Kao Kalia Yang ’03, celebrated author of The Latehomecomer, adds a new skill: librettist. Her memoir The Song Poet is the first Hmong story adapted for the operatic stage.
Kao Kalia Yang’s backyard is alive this summer. Three well-loved raised beds flank a corner of a patio brimming with early season strawberries. Snow shovels lean haphazardly beside the back door. On the lawn sits a sun-faded wooden play structure, and beneath the shade of the yellow slide, several brightly colored tricycles have been tucked away from the lawnmower’s teeth. We settle into patio chairs, and while I have had the pleasure of speaking with her many times before, we begin at the beginning.
Now a celebrated author, Yang started out as what she calls a stateless child without a written foundation. She was born in Thailand’s Ban Vinai refugee camp in the aftermath of the Vietnam War. Years of attempted cultural extermination had decimated libraries and the Hmong written language, but this didn’t stop Yang from learning the history of her people. Deemed too young to attend the already overcrowded school in the camp, she and the other children learned at the feet of their elders, gathered around an old man perched on a stool. Yang’s father, Bee, was a song poet in the Hmong tradition, holding safe his people’s history in his own words. In this environment, Yang learned at a young age that storytelling is not just a way to pass the time: it’s also a tool of survival, cultural preservation, and historical resurrection. Storytelling is a tool to store one’s most precious treasures.
When she was six years old, Yang’s family left the refugee camp and was relocated to Minnesota. Starting to learn English in the cold of Saint Paul winters, she struggled with selective mutism, an anxiety disorder that rendered her unable to speak in select situations. Soon the written word took on special meaning. “On the page,” she explains, “I don’t feel the ticking clock. I don’t feel other people’s impatience, their satisfaction or lack thereof in the things I have to say.”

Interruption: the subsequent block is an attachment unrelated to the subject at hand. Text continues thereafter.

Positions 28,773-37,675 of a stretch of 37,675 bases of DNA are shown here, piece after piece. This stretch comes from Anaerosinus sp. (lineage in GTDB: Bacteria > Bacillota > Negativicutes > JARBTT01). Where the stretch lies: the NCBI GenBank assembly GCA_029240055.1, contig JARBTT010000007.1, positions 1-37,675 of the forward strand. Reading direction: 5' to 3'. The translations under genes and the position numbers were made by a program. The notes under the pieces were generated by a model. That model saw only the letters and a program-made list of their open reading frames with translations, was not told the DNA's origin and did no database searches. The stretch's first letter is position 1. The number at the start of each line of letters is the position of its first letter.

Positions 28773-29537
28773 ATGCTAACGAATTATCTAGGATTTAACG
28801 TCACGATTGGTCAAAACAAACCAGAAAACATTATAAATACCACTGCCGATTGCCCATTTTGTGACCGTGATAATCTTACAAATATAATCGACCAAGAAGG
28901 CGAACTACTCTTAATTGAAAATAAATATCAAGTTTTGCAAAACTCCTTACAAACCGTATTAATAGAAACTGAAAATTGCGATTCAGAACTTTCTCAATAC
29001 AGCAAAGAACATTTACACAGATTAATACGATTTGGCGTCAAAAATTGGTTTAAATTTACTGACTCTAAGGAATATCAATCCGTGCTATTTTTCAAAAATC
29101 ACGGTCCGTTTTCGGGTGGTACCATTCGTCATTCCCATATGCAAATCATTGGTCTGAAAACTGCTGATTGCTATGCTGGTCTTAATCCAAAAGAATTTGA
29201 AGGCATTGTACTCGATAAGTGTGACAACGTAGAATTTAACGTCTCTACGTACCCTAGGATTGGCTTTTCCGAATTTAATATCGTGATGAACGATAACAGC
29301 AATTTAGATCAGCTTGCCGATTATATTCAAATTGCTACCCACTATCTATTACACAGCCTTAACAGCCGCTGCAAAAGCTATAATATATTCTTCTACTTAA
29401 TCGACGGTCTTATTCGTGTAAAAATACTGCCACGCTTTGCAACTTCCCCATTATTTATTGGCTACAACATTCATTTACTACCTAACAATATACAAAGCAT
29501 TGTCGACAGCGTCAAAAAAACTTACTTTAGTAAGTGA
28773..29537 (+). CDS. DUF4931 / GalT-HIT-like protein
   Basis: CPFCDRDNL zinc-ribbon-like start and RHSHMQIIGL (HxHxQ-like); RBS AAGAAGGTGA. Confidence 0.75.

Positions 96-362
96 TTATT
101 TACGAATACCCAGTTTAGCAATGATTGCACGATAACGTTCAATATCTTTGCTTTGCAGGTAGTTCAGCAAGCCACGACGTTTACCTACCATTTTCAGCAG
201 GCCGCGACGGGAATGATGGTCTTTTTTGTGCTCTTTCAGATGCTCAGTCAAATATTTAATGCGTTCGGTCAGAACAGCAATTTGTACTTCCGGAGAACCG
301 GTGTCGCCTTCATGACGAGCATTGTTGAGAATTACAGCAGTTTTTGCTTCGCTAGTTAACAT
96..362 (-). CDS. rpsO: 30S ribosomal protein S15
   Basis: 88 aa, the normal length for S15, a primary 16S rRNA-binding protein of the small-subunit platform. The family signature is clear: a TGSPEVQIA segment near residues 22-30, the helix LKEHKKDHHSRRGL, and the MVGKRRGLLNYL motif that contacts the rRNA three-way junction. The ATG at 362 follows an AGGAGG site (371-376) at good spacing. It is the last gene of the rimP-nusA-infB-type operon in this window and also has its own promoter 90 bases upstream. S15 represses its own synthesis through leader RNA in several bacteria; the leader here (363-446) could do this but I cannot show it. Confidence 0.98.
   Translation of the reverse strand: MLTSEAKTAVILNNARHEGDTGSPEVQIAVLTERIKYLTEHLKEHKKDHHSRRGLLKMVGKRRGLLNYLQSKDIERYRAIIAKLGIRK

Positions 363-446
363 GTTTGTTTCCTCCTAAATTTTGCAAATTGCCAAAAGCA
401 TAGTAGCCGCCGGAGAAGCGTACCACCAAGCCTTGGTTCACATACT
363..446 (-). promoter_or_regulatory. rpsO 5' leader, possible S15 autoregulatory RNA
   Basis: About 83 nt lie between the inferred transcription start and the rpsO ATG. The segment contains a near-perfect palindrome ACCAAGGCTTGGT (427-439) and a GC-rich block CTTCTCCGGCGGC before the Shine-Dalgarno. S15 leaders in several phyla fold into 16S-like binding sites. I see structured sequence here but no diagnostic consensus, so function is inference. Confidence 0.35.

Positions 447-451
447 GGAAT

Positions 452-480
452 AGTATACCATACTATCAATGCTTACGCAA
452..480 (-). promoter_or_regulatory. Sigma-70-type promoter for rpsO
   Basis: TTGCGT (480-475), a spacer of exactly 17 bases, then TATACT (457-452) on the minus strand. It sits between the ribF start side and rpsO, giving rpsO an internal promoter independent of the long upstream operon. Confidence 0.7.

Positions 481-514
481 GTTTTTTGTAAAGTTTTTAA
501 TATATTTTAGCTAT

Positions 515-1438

Yang didn’t set out to become a writer. She was a pre-med American studies major at Carleton when her grandmother passed away. Devastated by the loss, she sat down to write a goodbye letter. It started out as a personal project, a way to keep herself from forgetting her grandmother. Then one day her father found her writing. Yang, then on page 37, explained that she was writing her final love letter to his mother. A poet and artist, Bee looked at his daughter and said the words Yang needed to hear to follow her own artistic calling, “If you dream in the right direction, the dreamer never wakes up. The dream never dies, it grows bigger and bigger.” That day the dream was born—that the world would remember Yang’s grandmother along with her—and after years of receiving stories from her community, Yang stood up to tell one of her own.
The growing dream to tell her grandmother’s story brought her to Columbia University’s MFA program, where the letter evolved into The Latehomecomer: A Hmong Family Memoir. Along the way, Yang realized that not only was she writing about her grandmother, she was also documenting the history of her people. She came to realize the true significance of her work and that, while the book didn’t need to be perfect, it did have to be honest and true. The Latehomecomer is the first Hmong American memoir to be published with national distribution, and it received many honors, including, most notably, a Minnesota Book Award. It was named as a finalist for the PEN USA Literary Award for Nonfiction and was selected as a National Endowment of the Arts Big Read title.